21 September 2007

When free speech is compromised

The Telegram editorial today raises questions about the provincial Progressive Conservative plan to put a bounty on booties of $1000 for each new child born or adopted in the province.

The questions raised in the editorial - based on sound research - point to criticisms of the approach from other quarters, none of which are partisan. Other news media have covered the issue in somewhat the same way as the Telegram does.

The criticisms are based on experience in other jurisdictions where these pronatal policies have not worked and have proven to be very costly.

So why, pray tell, would the Telegram feel the need to preface its editorial with these words:
This is not meant to be a criticism of any party's election platform...?
An editorial is the place where a newspaper should take a critical position - if need be - and not have to apologise for it at all. An editorial should criticize the platform of any party if there is a good reason to do so. Being ineffective is as good a basis for criticism as anything else, particularly when the criticism is constructive.

Feedback, including critical comment, should be expected in return. The Telegram took issue yesterday with a Liberal who eventually wound up as a candidate in the current election voting in an open nomination process of another party, the Progressive Conservatives.

As far as Bond Papers was concerned, the editorial was off base on its facts. Frankly even after the editorial page editor commented on it, it's still hard to see what the issue actually is. The alternate point of view - expressed eloquently by the Telly's sister the Western Star - was presented in that post to demonstrate the difference of opinion on the issue.


No one questioned the right of the Telly's editorialists to make a critical comment in the first place.

Free speech demands no less.

Free speech needs no qualification.

On the front page of the Telegram today there is also an article calling attention to comments made by a Liberal supporter, who referred to the Premier as a "Fuehrer". The Telly story isn't available electronically but cbc.ca/nl picked up the same point:
Party supporter Jim Combden, speaking at a rally in the town of New-Wes-Valley, made a crack about how Progressive Conservative cabinet minister John Hickey had threatened to sue critics of his spending.

"[Hickey] said, 'I will sue you if you speak on the open line programs, if you speak on legitimate airwaves, if you criticize my government, if you criticize my fuehrer, I will sue you,'" Combden told the rally, in the Bonavista North district.
Combden's remarks were over the top and the use of any analogy to Nazi Germany is the certain death of any point. Rather than lamely try to pass the comment off as a joke, Combden ought to apologise unequivocally and immediately withdraw the remark. It was wrong.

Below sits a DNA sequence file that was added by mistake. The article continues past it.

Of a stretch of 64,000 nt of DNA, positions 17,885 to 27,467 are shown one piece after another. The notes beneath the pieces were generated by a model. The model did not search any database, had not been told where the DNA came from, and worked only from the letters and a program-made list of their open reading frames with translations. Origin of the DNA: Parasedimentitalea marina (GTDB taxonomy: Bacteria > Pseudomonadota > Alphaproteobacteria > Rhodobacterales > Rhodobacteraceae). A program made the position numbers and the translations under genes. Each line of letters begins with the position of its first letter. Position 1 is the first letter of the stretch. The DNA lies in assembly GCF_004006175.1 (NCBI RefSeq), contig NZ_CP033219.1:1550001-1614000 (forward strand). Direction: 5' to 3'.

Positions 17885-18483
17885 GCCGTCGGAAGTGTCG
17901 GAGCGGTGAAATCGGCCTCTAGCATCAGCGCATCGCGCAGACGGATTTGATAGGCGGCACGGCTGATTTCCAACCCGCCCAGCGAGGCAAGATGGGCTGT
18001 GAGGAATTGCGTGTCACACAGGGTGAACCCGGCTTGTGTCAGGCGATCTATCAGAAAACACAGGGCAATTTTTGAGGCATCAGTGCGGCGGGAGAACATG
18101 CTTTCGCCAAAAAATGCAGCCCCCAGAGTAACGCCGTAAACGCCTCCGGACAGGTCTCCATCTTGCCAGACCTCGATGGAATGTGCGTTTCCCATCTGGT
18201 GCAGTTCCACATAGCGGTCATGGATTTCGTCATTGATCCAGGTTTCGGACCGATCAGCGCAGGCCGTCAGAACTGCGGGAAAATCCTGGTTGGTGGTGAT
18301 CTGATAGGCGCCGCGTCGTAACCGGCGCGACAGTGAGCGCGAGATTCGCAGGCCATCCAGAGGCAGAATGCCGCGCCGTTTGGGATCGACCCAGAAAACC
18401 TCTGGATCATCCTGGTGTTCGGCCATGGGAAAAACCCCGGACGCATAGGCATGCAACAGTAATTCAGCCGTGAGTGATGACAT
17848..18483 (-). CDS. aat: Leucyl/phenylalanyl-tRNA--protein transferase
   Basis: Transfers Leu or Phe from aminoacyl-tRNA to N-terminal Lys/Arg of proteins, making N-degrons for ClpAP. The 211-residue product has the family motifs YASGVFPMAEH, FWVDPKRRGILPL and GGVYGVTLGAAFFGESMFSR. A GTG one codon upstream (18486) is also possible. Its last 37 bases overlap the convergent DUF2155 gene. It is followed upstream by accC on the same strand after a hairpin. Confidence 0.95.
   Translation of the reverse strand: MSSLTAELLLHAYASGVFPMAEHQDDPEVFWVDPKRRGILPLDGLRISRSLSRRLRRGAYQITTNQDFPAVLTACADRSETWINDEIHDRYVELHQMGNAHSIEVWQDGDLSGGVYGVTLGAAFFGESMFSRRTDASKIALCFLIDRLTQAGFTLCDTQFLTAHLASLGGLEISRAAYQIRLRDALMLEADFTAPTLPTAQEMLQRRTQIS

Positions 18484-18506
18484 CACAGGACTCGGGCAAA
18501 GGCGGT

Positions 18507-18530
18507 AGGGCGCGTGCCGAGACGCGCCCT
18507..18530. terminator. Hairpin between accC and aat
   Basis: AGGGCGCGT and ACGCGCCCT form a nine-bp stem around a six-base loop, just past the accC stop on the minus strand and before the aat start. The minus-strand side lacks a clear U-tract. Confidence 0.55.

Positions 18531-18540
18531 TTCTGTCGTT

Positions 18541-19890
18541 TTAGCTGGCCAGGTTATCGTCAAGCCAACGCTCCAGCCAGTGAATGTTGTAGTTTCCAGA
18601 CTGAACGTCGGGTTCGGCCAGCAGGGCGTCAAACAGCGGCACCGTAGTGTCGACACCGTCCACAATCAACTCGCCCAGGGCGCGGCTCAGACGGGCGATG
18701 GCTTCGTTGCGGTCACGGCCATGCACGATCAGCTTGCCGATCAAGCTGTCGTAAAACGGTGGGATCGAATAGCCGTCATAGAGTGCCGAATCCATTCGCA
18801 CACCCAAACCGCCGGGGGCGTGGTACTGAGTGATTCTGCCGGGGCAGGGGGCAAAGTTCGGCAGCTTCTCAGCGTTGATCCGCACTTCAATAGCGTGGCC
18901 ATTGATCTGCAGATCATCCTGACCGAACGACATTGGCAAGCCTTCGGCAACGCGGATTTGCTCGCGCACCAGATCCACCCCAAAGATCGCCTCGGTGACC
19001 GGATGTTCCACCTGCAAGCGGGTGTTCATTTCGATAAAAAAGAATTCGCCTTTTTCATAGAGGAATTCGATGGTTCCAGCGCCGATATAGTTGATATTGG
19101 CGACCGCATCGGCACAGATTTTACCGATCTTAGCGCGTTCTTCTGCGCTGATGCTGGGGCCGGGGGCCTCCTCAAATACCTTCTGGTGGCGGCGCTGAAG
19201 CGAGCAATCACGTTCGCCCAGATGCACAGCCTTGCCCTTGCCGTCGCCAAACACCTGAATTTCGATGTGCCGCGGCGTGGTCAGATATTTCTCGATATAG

However, let's recall that the incident to which Combden referred prompted concerns at the time about many things including libel chill; that is, that the threat of law suits would silence critics. The fear is reasonable given the abuse of defamation laws by the rich and powerful in our own society and in the developing world to silence anyone with whom they disagree.

The Premier is notoriously thin skinned. In February, at the time the Hickey suit was first raised, Danny Williams named several individuals - including your humble e-scribbler - and threatened to sue them for motives he attributed to the individuals falsely, at least speaking in reference to Bond Papers.

Let's also recall at the time that the Premier stated his belief that it would be appropriate to eliminate the right of free speech in the provincial legislature. Centuries of precedent and a hard won liberty be damned: let's take the parliamentary immunity away.

In the aftermath of the Premier's remarks and the launch of Hickey's suit against former premier Roger Grimes, many people changed their behaviour. One blog vanished for a period of time, although ostensibly for other reasons. There's no question that callers to the province's very popular talk radio shows regularly checked themselves needlessly or in some cases refrained from comments out of fear of lawsuits.

Thankfully, that chill was temporary. Nattering nabobs, as Telegram editor Russell Wangersky named them after the fashion of former American vice-president Spiro Agnew, have their valued place in any democracy worthy of the name.

However, when the province's leading daily newspaper hobbles its own opinion as it did today, free speech is compromised.

We are weaker.

We should be ashamed.

And the only determination we should have is to resist unreasonable efforts to restrain voices of dissent.